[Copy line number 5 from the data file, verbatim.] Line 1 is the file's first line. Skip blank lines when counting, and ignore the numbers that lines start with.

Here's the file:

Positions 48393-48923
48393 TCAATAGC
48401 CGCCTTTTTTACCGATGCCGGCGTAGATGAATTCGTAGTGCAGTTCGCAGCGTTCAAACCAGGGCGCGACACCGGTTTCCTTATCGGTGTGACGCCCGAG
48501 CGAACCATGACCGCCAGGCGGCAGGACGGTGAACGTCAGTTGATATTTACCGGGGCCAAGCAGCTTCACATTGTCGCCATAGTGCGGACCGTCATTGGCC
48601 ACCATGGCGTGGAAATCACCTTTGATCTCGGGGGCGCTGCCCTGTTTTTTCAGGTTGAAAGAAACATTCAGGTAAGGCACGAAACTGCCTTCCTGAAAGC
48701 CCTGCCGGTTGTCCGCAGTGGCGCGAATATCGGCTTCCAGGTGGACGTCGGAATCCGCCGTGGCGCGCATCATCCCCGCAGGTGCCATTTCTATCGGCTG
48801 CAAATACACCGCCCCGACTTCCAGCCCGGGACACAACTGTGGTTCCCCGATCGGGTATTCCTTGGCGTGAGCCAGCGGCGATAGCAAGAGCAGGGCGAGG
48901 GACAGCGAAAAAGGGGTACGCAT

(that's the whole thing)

48601 ACCATGGCGTGGAAATCACCTTTGATCTCGGGGGCGCTGCCCTGTTTTTTCAGGTTGAAAGAAACATTCAGGTAAGGCACGAAACTGCCTTCCTGAAAGC